Excelsior Hog Farm 2019 Hidden Camera Footage 1 Abbotsford BC – **DISTURBING CONTENT**

New footage taken with hidden cameras has been obtained from Excelsior Hog Farm. An undercover investigator responsible for obtaining that footage has since revealed their identity to the SPCA and is hoping to see charges laid. The BCSPCA confirmed that…

Excelsior Hog Farm 2019 Hidden Camera Footage 1 Abbotsford BC - **DISTURBING CONTENT**

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New footage taken with hidden cameras has been obtained from Excelsior Hog Farm. An undercover investigator responsible for obtaining that footage has since revealed their identity to the SPCA and is hoping to see charges laid. The BCSPCA confirmed that they received the new footage, and re-opened the animal cruelty case on Excelsior hog farm.

This footage, released last week, shows workers using cattle prods on pigs in the face, kicking and striking pigs, and castrating piglets without analgesic, and more.

Animal Cruelty Lawyer Anna Pippus states:

“British Columbia animal protection law prohibits causing or permitting an animal to be, or to continue to be, in distress. Additionally, Canadian federal law prohibits wilfully causing unnecessary pain, suffering or injury to animals.

“The Code of Practice for the Care and Handling of Pigs, published by the National Farm Animal Care Council, establishes standards for pig farming. These standards are recognized by BC law as reasonable and generally accepted farming practices.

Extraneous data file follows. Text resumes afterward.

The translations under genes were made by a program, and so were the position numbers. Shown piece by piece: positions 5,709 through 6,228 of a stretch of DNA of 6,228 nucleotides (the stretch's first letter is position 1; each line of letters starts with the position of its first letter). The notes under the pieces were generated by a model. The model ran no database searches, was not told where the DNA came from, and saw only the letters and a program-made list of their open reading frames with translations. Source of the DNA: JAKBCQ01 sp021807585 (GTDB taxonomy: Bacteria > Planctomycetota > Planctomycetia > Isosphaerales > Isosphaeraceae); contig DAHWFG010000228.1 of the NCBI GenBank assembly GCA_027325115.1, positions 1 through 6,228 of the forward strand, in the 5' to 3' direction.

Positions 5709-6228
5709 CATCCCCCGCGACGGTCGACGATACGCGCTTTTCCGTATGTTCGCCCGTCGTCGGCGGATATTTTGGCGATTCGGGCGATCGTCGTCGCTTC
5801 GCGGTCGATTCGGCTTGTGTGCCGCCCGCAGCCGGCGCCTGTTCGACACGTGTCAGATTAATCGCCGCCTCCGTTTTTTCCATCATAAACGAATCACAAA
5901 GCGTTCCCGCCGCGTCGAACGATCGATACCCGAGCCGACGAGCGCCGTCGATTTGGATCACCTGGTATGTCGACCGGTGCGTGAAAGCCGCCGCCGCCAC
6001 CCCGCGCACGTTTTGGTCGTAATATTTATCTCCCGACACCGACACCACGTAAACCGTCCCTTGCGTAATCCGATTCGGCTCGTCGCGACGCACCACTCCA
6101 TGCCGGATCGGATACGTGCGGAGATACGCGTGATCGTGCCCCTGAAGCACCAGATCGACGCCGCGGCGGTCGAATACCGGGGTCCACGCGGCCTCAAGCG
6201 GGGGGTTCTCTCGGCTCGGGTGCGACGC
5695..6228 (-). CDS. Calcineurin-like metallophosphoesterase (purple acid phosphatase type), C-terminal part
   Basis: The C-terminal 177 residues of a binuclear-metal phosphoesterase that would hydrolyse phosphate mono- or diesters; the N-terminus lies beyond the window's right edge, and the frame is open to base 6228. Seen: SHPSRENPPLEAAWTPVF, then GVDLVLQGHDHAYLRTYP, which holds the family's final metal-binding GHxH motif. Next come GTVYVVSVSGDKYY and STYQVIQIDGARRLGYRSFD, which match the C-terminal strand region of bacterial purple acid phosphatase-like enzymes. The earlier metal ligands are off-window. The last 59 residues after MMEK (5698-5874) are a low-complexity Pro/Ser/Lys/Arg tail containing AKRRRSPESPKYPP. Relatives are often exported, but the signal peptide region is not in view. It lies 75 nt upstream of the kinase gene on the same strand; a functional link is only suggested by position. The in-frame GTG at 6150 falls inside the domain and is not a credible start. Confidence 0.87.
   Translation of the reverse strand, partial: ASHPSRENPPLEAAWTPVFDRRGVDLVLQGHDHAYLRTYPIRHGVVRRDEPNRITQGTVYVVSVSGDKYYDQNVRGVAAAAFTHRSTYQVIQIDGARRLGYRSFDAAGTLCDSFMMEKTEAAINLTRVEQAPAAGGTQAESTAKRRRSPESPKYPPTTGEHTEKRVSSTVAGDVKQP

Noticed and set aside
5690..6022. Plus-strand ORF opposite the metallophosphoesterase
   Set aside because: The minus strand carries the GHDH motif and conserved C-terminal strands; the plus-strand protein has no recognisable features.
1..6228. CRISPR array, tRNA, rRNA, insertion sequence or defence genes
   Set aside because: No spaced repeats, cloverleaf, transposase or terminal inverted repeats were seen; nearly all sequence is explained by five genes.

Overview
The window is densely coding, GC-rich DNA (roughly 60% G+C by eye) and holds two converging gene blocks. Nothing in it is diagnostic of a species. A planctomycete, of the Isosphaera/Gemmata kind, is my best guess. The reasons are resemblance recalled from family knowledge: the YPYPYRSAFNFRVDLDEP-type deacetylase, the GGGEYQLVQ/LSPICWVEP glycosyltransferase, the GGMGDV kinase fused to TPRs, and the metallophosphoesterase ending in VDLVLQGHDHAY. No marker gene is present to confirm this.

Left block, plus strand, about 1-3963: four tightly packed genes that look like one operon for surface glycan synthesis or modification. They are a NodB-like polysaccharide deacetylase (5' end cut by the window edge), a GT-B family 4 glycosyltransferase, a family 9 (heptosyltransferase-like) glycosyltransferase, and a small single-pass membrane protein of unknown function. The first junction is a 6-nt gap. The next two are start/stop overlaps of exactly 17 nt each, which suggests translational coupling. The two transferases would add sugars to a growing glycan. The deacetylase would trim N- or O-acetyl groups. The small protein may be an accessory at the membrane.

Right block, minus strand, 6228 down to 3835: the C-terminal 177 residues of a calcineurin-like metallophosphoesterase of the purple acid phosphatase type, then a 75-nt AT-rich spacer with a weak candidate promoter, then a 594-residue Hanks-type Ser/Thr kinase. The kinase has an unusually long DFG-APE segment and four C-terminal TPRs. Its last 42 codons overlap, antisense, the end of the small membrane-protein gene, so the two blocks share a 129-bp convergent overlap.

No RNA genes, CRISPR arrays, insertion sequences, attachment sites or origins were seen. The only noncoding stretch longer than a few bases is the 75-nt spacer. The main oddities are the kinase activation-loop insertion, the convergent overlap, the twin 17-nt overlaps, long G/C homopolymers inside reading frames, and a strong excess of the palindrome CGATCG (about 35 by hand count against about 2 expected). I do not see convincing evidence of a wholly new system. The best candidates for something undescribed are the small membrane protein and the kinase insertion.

“According to the Code of Practice:

– pigs must not be handled aggressively. Kicking pigs is expressly prohibited.
– electric prods must only be used as a last resort and never as the primary driving device. They must be restricted to the back and hind quarters on lead pigs.
– handlers must be competent in low-stress pig handling methods.
– hygienic conditions are required for minor surgeries known as “husbandry procedures” (e.g. castration, tail docking and ear notching).
– castration and tail docking may be performed only with analgesics.
– ear notching must only be performed when necessary.
– sick pens should have bedding, especially for animals who are lame, and should provide easy access to water and food.
– sick and injured pigs must be monitored with appropriate frequency, at least daily.
– facilities are required to be maintained in hygienic conditions.”

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